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Sunday, December 13, 2009

Thanks to Walmart, the December 12, 2009, Wreath Day at the Fayetteville National Cemetery was wonderful, but daring to park in wetland where VA plans to expand cemetery was a bad choice for several people who attended the ceremony

Please click on still images to ENLARGE view of photos and click start arrow to view video and watch for spot to click to view full screen size.

Wreath Day mistake sinks tires in new wetland part of cemetery

Aubrey james | MySpace Video


The wetland (critical groundwater recharge area over a bedrock fault in Fayetteville's geological structure) shows why it is essential that the Washington County Livestock Auction (sale-barn land) become a part of the Fayetteville National Cemetery instead. Walmart's providing the trucks, equipment and volunteer employees to make wreath day possible shows that the corporation cares. Maybe Walmart could lead a coalition of corporate donors to buy the sale-barn property and donate it to the National Cemetery (Department of Veterans Affairs).

Please click on images to ENLARGE view of Walmart trucks in the Fayetteville National Cemetery for Wreath Day, December 12, 2009.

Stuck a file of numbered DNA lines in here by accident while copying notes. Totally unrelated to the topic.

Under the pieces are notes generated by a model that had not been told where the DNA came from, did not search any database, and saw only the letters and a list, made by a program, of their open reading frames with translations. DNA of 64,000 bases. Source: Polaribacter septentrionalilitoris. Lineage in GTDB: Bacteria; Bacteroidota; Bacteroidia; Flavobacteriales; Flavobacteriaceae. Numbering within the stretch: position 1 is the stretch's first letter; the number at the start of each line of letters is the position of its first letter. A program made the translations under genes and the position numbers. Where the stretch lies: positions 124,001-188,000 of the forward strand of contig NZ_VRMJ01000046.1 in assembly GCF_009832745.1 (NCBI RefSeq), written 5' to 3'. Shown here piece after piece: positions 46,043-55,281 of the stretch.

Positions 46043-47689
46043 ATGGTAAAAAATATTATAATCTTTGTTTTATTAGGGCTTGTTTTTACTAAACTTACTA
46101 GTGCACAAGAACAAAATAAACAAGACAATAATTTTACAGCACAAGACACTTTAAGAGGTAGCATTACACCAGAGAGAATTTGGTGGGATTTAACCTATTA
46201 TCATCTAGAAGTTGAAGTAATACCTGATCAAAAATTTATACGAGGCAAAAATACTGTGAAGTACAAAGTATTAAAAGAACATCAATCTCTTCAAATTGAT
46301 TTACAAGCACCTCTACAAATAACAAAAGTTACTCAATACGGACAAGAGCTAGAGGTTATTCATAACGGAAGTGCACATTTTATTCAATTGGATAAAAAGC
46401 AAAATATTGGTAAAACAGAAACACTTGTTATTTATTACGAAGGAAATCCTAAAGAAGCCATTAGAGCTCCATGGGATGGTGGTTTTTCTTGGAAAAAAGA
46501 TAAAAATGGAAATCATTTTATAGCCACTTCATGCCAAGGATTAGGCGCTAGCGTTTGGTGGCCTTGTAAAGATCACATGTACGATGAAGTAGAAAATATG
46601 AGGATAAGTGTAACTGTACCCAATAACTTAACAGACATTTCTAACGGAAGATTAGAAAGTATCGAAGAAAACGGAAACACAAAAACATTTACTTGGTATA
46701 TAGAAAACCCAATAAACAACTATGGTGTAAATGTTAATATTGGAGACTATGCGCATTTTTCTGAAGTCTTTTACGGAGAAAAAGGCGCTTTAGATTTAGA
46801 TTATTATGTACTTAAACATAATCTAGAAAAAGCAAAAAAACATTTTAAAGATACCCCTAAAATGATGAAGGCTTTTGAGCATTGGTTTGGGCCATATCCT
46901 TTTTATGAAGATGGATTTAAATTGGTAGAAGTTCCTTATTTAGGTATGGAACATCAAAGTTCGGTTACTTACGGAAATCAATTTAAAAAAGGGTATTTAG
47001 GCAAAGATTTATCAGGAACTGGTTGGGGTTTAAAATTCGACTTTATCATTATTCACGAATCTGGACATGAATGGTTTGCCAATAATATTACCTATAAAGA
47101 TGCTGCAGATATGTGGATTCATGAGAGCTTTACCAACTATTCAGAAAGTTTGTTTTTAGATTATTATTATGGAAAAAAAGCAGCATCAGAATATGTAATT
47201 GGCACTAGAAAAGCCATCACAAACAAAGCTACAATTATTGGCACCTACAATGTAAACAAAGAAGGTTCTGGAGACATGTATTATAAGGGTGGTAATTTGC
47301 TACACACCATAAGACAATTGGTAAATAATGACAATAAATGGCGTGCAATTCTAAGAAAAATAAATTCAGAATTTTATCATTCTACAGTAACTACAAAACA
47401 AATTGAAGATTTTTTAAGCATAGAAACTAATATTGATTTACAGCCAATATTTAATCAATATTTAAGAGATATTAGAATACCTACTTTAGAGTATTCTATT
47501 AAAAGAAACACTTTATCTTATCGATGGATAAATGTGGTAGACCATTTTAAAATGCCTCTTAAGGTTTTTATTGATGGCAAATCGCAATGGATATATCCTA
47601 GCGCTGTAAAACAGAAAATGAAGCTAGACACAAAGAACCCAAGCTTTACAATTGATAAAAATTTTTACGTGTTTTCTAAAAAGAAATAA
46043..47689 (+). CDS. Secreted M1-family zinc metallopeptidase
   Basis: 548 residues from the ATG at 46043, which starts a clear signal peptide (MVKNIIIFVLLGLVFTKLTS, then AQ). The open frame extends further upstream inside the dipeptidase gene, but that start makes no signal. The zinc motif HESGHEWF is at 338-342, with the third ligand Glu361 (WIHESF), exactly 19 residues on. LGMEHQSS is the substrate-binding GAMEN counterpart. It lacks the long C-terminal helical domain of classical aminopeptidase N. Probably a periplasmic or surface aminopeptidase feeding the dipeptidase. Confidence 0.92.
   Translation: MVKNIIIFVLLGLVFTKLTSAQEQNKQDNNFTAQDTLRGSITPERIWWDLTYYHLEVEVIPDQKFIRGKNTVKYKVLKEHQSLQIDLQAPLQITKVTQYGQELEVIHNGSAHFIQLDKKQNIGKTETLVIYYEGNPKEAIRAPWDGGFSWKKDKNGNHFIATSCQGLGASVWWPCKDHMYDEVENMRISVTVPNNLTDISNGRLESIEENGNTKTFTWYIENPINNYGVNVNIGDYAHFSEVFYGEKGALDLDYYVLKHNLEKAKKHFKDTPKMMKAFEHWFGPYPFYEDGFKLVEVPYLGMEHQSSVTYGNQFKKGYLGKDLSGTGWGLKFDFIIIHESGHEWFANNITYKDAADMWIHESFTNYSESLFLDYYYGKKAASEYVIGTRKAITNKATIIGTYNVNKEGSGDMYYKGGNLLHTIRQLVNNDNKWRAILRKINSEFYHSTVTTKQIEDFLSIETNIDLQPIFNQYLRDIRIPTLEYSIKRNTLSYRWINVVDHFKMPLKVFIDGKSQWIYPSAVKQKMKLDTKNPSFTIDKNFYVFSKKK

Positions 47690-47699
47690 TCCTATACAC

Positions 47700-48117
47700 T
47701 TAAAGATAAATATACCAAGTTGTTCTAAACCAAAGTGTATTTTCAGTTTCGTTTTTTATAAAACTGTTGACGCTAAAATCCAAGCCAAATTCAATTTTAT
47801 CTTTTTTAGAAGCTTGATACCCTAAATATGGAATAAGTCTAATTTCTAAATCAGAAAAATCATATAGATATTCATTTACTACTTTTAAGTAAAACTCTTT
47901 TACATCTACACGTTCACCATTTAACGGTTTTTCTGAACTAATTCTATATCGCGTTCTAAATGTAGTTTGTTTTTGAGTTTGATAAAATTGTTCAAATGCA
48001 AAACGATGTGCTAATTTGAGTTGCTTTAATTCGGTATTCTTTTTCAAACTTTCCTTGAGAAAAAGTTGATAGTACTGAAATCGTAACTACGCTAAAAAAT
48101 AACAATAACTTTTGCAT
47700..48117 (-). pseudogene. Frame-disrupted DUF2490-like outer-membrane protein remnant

When a wrecker gets stuck, you know it wasn't a good place

Aubrey james | MySpace Video







This strip of land recently studied by the VA and its contractors is to be prepared for use by the cemetery. Obviously, it will have to be covered with several feet of additional soil so that graves will be above the flood level and will eliminate a significant part of the "critical groundwater recharge area" of the Town Branch of the West Fork of the White River. Water that historically would have soaked in there will be forced to find new routes, and the amount of water forced to stay on the wooded wetland at right will be increased. Water running off that area already is piped to the Town Branch at the 11th Street bridge. The volume of water flowing south of that bridge toward 15th Street will be further increased and flash floods will be more dangerous to lives and property downstream.

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